Film's 'New Barbarians.'
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One of the best known of the new films is Leon Hirszman's ''They Don't Wear Black Tie,'' a movie that achieved both critical acclaim abroad (winning the ''Golden Bear'' at the 1981 Venice Film Festival) and box office success (especially in Europe). ''Black Tie'' deals with the life of a labor organizer and his family in a working-class suburb of Sao Paulo.Skip to next paragraph
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Hirszman is another Cinema Novo veteran. He is the son of Polish Jewish immigrants and has a reddish-blond beard, large frame, and intense manner more frequently found among New York intellectuals than in Rio de Janeiro's laid-back art and film scene. During lunch at his Copacabana apartment, Hirszman emphasized the importance of making first-rate films for the general public:
''It's not enough to make films analyzing 'the situation of the people,' as Cinema Novo did. These films must also be seen by the people,'' he says.
''To make the kinds of films I want, you have to learn how to provoke real emotion and not engage in fake manipulation,'' he explains. ''The movies I am interested in should have a national character. They should reflect the national realities that the people are living.''
Some directors, however, are not very impressed by the results produced so far by the new union between art and the marketplace.
Joaquim Pedro de Andrade, the son of a well-known Brazilian intellectual, is another leading director from the '60s.
In his Ipanema apartment in Rio, sitting in a library overflowing with books on cinema, philosophy, and Brazilian culture, Andrade voices his doubts: ''Brazilian cinema is not going through a good stage now. In fact, we are passing through a quite mediocre phase. We (Brazilian filmmakers) need to make a greater effort of imagination. One film after another has failed. It is true that some humanist films have been successful, but they are stylistically too conservative and full of sticky sentimentalism.'' Andrade says Brazil is going through brutal transformations in its way of life. ''Social and family relations , the ways people behave toward each other daily, are changing rapidly. We need films which reflect these changes, films which change the viewers' sensibilities.''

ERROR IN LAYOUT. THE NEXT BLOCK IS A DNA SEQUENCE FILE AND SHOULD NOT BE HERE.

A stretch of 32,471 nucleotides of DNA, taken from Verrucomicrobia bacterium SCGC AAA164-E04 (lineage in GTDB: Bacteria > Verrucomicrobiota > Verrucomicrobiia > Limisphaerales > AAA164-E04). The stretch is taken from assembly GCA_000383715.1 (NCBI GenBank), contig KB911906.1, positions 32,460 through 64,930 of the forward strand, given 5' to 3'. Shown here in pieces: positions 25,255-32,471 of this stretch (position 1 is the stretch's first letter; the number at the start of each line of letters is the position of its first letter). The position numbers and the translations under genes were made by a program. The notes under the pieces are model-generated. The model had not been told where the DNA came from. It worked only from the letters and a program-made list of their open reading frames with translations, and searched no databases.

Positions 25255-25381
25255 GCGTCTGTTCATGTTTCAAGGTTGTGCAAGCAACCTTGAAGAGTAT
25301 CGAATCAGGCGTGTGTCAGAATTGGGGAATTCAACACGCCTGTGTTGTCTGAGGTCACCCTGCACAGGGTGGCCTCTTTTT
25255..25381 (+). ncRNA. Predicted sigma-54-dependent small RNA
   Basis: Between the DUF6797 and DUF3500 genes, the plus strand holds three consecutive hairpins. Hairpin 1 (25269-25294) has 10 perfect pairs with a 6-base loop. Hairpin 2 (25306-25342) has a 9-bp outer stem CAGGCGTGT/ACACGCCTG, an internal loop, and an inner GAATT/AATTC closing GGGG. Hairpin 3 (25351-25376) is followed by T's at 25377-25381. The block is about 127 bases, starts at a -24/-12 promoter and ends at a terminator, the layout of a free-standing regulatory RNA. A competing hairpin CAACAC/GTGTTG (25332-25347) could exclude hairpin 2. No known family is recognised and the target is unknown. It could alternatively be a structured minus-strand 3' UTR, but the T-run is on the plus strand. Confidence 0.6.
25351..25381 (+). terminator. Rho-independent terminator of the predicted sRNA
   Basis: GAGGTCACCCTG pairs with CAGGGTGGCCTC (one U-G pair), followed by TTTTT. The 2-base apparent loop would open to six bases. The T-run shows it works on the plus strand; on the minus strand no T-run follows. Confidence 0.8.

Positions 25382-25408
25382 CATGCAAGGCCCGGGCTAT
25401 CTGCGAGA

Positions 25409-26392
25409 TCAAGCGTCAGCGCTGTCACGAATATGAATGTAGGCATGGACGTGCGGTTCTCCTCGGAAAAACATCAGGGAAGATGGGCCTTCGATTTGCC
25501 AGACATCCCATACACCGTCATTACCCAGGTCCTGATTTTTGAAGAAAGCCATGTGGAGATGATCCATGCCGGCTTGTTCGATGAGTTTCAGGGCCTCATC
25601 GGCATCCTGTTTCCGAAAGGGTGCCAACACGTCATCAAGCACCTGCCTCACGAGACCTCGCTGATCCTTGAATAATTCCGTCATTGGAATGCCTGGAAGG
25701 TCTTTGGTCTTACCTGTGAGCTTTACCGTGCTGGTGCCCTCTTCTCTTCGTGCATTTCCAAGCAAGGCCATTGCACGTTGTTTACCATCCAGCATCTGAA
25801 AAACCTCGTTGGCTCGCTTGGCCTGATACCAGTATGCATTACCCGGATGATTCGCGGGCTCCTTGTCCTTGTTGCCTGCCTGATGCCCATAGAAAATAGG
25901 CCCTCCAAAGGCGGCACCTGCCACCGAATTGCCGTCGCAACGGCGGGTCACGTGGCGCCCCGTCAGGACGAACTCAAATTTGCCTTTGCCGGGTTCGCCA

Julio Bressane is Brazil's leading director of avant-garde or ''underground'' movies. He points out that given the cost of a ticket, a majority of Brazilians can't afford movies. Thus, he argues, no matter how ''mass market'' it strives to be, the Brazilian film industry is producing for what is, relatively speaking , still an economic elite.
Most observers agree, however, that although Brazilian cinema is not making the kind of ground-breaking, artistically venturesome films that marked the Cinema Novo period, some of the mass-market movies have a freshness, color, and sense of life that compare favorably with much of Hollywood's output.
Much of this new filmmaking deals with themes from Brazilian history and literature. ''As Brazilian art begins to unfreeze, the explanation of Brazil's past is unfreezing with it,'' says Saraceni.
For Nelson Perrerra dos Santos, one of the most famous Cinema Novo directors, historical films are particularly useful for holding up a mirror to the present. As he explains it, ''the history of Brazil is cyclical - what happened in the ' 70s happened also in the '30s. In 1945 we had an apertura like the present one.''
Perrerra is now directing a film called ''Memorias do Carcel'' (''Memories of Jail''), which takes place during the dictatorship of Getulio Vargas (1930-45), a period particularly relevant to Brazil's present. The movie is based on a novel by Brazilian author Graciliano Ramos.
The book, written in 1953, tells of the author's political imprisonment during the 1930s. For Perrerra, ''The prison here serves as a metaphor for Brazilian society. It contains people of all walks of life and political persuasions . . . for me the book shows us that people and societies make their own prisons, and don't leave them because they don't know how. The final goal of both the book and my film is to show what liberty is and the importance of it, to free man from his social and psychological bonds. Even in prison, man can be free.''